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Creating and Enforcing Safe Driving

April 15, 2019

Creating a Distracted Driving Policy

Even if employers provide adequate training and oversight, drivers are effectively on their own when they’re out in the field. To help prevent distracted driving long after training is complete, fleets need to develop and implement a distracted driving policy. These policies are typically part of larger driver safety programs and promote safe driving practices through well-communicated initiatives.

While the specifics of policies may differ from fleet to fleet, they should include the following:

· A policy statement that clarifies your organization’s stance on distracted driving. This statement should specify the purpose and goals of the policy.

· A definition of distracted driving. This definition should highlight the dangers of distracted driving and the ways it affects your organization.

· A summary of whom the policy applies to. In general, your policy should account for all company employees, even if driving a vehicle isn’t a regular part of their daily duties.

· A list of what constitutes as distracted driving and actions that are strictly prohibited to ensure driver safety.

· A list of suggested practices to reduce the risk of distracted driving.

· A list of potential consequences if the terms of the policy are breached.

· A space for the employee’s and fleet manager’s signatures.

Ensuring Effective Policies

A formal policy is one of the best ways to defend against distracted driving. These policies should apply to everyone in your organization who drives a vehicle for company business. To make your policy even more effective, consider the following:

1. Testing—Distracted driving policies should be tested often to ensure they are accomplishing the fleet’s goals. When testing your policy, look for any gaps or exceptions you may need to account for. Be open to driver feedback and implement changes accordingly. Testing procedures should involve any and all departments that interact with drivers.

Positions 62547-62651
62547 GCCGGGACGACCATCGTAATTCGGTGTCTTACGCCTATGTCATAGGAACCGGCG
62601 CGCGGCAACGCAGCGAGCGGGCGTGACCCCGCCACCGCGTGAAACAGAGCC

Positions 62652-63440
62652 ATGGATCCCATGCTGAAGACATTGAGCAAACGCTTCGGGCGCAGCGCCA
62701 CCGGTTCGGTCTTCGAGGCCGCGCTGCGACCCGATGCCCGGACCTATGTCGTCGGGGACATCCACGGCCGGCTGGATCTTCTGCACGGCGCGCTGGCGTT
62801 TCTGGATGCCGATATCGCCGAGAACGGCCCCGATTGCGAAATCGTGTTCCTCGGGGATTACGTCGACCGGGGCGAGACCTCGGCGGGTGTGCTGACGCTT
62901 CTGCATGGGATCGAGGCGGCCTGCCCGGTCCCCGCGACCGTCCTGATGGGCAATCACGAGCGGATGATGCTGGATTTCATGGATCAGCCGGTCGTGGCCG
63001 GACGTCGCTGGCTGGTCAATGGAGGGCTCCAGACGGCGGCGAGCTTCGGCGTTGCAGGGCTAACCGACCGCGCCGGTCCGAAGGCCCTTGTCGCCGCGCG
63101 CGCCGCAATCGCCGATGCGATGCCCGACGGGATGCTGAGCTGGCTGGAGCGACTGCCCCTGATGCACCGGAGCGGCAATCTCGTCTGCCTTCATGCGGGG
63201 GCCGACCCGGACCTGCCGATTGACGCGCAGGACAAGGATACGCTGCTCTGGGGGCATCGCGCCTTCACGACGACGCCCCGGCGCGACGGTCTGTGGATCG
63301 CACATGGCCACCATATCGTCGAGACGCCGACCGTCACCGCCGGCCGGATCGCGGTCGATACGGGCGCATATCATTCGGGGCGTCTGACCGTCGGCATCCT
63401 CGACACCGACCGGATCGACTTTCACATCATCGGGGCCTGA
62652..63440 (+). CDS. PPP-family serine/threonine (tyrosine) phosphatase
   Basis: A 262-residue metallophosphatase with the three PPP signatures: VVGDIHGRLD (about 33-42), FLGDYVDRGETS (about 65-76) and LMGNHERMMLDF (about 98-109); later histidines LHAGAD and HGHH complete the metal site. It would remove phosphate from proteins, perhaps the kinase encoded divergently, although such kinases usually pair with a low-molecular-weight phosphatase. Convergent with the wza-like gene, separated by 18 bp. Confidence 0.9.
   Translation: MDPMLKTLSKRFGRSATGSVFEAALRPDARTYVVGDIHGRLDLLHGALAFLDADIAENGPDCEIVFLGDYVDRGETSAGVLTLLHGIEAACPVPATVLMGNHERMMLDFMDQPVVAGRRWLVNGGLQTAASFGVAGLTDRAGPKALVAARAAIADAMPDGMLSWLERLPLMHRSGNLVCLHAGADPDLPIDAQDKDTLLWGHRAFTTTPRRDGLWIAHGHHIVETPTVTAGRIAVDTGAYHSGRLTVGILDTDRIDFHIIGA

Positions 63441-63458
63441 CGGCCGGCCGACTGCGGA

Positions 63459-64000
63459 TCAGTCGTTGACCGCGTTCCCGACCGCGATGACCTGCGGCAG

2. Communication—Distracted driving policies—and other safety initiatives for that matter—should be communicated on a regular basis. Fleets can accomplish this in a number of ways, but many educate their drivers through emails, newsletters, bulletin boards, driver training initiatives and signage. At a minimum, you should consider creating an acknowledgment form that drivers can sign to confirm that they understand distracted driving protocols and are committed to staying safe on the road. To ensure effective communication, ask yourself the following questions:

         a. Do employees and/or paid contractors understand the dangerous nature of distracted driving?

          b. Are drivers aware of the seriousness and potential consequences of ignoring your policy?

          c. Is your organization providing distracted driving training?

3. Top-down involvement—When it comes to protecting commercial fleets from the risks of distracted driving, it’s important for management to lead by example. Under no circumstances should managers knowingly call or text their drivers during regular driving hours. Distracted driving policies apply to all fleet employees, including leadership. As such, managers should adhere to any established procedures.

4. Active monitoring—In order for an organization’s distracted driving initiatives to be effective, active monitoring is crucial. If and when a driver violates the terms of the policy, fleet managers must intervene and administer corrective action. Because distracted driving policy infractions often occur off-site, it can be difficult to monitor compliance. As such, it’s important for companies to reinforce positive behavior through formalized recognition and reward programs.

5. Policy updates—Distracted driving policies are living and breathing documents. Organizations need to review their policies regularly and adapt them to account for:

Insurance to Protect Your Bottom Line

Managing distracted driving will only become more difficult as technology advances and individuals become more reliant on personal devices like cellphones and tablets. Regardless, commercial fleets have a duty to ensure a safe workplace and combat all forms of distracted driving. Commercial fleet accidents caused by distracted drivers can damage reputations and claim lives. To protect your drivers and your organization, it’s important for fleets to work alongside a qualified insurance broker. Not only can they provide advice on your company’s risk management needs, but they can also recommend specific insurance policies to keep you protected on and off the road. To learn more, contact Dominion Risk Advisors, Inc. today.